We withdrew hurriedly from the chasm, our minds full of this new development and its bearing upon our plans. The situation was difficult enough before, but if the obstructions of Nature were increased by the deliberate opposition of man, then our case was indeed a hopeless one. And yet, as we looked up at that beautiful fringe of verdure only a few hundreds of feet above our heads, there was not one of us who could conceive the idea of returning to London until we had explored it to its depths.
On discussing the situation, we determined that our best course was to continue to coast round the plateau in the hope of finding some other means of reaching the top. The line of cliffs, which had decreased considerably in height, had already begun to trend from west to north, and if we could take this as representing the arc of a circle, the whole circumference could not be very great. At the worst, then, we should be back in a few days at our starting-point.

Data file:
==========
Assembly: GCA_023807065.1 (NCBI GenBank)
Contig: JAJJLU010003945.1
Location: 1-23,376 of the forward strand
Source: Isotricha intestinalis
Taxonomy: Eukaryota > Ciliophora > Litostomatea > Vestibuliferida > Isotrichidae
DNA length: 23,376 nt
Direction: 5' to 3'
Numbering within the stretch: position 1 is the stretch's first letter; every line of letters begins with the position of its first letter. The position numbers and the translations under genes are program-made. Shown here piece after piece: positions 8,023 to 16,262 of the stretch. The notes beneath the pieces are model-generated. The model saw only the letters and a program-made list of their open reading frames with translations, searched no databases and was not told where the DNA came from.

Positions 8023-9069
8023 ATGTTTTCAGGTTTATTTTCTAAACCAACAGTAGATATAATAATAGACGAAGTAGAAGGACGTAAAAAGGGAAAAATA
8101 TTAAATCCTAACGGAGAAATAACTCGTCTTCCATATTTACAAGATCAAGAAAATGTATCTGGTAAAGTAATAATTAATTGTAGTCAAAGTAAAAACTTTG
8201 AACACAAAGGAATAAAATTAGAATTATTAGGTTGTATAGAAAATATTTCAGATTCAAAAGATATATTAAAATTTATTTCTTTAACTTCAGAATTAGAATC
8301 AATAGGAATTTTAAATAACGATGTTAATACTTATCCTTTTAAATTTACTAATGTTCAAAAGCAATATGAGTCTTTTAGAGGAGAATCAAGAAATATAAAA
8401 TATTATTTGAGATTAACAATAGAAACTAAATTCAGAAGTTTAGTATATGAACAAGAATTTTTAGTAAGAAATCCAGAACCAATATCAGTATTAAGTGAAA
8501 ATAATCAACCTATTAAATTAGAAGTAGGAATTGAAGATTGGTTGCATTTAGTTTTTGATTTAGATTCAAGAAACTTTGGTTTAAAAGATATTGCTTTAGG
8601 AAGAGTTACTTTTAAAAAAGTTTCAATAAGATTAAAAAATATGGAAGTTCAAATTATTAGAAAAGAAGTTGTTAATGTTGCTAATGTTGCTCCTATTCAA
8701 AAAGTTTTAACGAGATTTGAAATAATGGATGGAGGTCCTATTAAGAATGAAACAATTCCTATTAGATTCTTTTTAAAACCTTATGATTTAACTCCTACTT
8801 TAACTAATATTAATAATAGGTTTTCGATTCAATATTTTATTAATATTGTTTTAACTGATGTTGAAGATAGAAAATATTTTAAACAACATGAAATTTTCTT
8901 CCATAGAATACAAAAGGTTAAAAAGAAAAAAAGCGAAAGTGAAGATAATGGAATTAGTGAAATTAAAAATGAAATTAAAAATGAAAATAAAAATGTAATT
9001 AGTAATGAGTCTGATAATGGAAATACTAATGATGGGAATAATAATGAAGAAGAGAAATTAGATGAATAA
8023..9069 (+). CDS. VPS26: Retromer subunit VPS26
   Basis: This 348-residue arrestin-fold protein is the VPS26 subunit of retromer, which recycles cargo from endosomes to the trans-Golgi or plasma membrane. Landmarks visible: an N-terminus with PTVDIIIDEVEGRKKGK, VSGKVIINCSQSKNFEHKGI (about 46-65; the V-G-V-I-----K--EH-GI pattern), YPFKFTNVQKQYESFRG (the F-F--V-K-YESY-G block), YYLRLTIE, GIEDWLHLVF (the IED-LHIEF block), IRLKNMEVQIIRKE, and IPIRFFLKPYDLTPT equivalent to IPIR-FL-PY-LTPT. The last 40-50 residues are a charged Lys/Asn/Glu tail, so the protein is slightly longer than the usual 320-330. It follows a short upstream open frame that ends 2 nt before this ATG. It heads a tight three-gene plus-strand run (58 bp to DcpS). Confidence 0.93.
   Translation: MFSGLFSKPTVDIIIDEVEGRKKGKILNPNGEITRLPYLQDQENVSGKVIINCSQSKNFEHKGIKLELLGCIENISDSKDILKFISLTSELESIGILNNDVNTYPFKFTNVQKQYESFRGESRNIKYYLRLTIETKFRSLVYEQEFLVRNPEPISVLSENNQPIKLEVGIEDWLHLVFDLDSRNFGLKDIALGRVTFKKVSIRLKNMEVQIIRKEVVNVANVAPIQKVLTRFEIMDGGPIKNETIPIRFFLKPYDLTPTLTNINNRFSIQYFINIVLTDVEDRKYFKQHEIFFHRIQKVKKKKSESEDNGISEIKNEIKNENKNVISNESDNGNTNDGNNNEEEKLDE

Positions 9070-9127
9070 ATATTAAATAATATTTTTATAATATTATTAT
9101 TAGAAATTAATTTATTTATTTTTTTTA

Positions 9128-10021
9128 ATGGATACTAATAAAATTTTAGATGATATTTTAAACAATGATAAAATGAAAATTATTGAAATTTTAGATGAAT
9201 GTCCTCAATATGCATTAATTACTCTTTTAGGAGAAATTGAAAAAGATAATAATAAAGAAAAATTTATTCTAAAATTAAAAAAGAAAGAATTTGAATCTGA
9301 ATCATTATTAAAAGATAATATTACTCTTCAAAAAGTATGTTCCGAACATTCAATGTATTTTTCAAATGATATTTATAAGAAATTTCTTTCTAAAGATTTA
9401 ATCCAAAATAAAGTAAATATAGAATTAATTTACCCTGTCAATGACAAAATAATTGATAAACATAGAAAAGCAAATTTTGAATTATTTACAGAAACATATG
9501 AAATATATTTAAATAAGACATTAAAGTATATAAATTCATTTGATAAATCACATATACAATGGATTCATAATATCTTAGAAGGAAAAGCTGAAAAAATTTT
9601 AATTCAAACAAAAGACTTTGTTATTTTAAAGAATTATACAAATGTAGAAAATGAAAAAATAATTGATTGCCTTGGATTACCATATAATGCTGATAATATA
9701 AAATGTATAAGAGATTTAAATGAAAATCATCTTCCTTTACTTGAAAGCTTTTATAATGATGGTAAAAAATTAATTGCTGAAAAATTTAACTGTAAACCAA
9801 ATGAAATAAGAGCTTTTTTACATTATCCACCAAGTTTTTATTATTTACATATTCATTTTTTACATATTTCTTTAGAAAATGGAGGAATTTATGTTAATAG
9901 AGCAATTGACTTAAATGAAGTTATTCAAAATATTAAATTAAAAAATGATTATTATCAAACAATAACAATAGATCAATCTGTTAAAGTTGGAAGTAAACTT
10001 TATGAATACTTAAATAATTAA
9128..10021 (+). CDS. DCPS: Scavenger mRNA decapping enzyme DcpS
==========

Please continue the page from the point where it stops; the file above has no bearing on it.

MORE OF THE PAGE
We made a march that day which totaled some two-and-twenty miles, without any change in our prospects. I may mention that our aneroid shows us that in the continual incline which we have ascended since we abandoned our canoes we have risen to no less than three thousand feet above sea-level. Hence there is a considerable change both in the temperature and in the vegetation. We have shaken off some of that horrible insect life which is the bane of tropical travel. A few palms still survive, and many tree-ferns, but the Amazonian trees have been all left behind. It was pleasant to see the convolvulus, the passion-flower, and the begonia, all reminding me of home, here among these inhospitable rocks. There was a red begonia just the same color as one that is kept in a pot in the window of a certain villa in Streatham–but I am drifting into private reminiscence.